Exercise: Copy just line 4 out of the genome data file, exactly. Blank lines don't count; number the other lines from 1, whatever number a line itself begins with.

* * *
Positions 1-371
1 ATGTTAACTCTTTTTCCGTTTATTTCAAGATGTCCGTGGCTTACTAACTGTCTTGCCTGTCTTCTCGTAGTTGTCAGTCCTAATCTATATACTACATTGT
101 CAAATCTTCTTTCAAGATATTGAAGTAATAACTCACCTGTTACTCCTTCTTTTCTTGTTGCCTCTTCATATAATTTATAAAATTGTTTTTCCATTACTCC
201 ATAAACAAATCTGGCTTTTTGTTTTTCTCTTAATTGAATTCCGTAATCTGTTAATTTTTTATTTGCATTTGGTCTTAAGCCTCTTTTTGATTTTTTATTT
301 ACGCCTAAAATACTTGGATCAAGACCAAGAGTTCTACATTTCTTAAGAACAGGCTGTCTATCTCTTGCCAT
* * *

201 ATAAACAAATCTGGCTTTTTGTTTTTCTCTTAATTGAATTCCGTAATCTGTTAATTTTTTATTTGCATTTGGTCTTAAGCCTCTTTTTGATTTTTTATTT